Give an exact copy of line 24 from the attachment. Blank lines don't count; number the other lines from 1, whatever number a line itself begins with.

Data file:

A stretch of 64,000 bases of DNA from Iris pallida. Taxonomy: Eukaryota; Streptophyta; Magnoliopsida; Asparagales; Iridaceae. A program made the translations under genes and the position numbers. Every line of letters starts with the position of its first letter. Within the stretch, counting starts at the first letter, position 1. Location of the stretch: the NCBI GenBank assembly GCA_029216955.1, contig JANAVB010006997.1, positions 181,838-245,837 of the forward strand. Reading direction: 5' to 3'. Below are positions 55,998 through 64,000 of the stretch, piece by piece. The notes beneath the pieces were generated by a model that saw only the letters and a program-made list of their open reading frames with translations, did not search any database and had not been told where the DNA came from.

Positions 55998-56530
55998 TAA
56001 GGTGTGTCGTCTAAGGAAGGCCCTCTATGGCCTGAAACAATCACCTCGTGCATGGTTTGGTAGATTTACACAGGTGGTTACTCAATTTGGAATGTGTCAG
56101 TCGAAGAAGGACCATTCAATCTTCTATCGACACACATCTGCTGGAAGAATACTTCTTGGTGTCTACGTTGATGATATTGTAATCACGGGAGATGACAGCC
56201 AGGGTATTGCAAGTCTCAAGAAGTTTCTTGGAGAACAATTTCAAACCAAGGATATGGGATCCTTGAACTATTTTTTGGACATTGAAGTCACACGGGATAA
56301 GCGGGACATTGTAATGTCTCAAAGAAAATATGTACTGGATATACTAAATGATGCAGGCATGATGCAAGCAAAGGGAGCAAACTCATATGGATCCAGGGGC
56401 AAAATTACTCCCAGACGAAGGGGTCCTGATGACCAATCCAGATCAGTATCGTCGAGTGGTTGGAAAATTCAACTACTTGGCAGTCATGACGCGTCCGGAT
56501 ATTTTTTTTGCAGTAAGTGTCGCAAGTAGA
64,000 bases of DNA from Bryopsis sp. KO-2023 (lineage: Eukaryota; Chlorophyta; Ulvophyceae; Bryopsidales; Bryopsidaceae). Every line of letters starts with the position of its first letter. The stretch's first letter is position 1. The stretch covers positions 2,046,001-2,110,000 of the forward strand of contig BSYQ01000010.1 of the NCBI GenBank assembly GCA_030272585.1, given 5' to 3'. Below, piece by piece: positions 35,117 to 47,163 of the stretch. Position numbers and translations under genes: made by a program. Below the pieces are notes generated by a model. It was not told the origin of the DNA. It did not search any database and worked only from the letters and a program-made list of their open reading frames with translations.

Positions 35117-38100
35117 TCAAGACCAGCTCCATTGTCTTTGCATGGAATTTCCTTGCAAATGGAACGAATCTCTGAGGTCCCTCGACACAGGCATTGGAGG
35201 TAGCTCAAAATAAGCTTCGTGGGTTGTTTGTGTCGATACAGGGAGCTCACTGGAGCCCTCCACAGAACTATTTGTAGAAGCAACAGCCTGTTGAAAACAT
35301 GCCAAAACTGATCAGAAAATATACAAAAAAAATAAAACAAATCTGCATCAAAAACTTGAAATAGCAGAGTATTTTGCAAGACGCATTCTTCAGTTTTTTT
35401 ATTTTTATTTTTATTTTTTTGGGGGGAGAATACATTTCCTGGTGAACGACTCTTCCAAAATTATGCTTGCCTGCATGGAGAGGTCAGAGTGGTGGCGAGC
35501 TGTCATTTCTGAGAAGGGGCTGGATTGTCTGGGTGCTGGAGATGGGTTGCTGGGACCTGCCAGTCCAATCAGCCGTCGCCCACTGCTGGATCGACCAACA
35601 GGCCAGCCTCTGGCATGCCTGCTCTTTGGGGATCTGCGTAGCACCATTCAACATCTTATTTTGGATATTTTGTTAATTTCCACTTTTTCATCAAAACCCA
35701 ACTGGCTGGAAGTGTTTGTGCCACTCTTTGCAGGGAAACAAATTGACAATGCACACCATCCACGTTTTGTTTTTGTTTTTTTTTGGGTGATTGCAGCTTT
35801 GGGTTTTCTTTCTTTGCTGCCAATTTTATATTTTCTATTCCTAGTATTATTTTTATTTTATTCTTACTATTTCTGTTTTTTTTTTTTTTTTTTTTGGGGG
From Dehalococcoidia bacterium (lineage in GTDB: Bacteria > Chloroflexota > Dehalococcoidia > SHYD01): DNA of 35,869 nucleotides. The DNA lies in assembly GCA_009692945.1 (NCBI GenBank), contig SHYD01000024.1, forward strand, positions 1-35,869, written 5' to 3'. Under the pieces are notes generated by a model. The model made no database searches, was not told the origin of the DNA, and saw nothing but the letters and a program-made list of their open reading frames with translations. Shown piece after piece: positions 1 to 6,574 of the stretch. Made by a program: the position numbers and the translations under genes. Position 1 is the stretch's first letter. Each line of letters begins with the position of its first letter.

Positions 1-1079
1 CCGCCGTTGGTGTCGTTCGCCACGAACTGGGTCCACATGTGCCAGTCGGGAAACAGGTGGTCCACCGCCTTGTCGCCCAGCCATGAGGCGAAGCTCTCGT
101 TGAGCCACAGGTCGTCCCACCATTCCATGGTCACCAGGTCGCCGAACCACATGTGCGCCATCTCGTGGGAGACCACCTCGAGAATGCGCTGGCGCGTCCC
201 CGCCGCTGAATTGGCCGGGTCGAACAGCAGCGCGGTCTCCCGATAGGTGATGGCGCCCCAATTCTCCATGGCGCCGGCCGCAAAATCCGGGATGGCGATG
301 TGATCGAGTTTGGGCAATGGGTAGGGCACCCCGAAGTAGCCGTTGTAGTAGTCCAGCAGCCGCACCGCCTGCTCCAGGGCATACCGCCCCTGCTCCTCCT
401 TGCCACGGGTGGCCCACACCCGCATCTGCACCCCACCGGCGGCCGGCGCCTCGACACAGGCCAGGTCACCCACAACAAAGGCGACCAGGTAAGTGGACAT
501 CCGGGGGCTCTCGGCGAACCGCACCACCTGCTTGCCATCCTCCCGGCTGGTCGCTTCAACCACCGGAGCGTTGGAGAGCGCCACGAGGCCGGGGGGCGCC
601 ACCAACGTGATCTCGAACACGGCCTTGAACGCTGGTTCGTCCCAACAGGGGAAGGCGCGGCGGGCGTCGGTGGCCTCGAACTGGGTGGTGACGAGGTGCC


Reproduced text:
201 CGCCGCTGAATTGGCCGGGTCGAACAGCAGCGCGGTCTCCCGATAGGTGATGGCGCCCCAATTCTCCATGGCGCCGGCCGCAAAATCCGGGATGGCGATG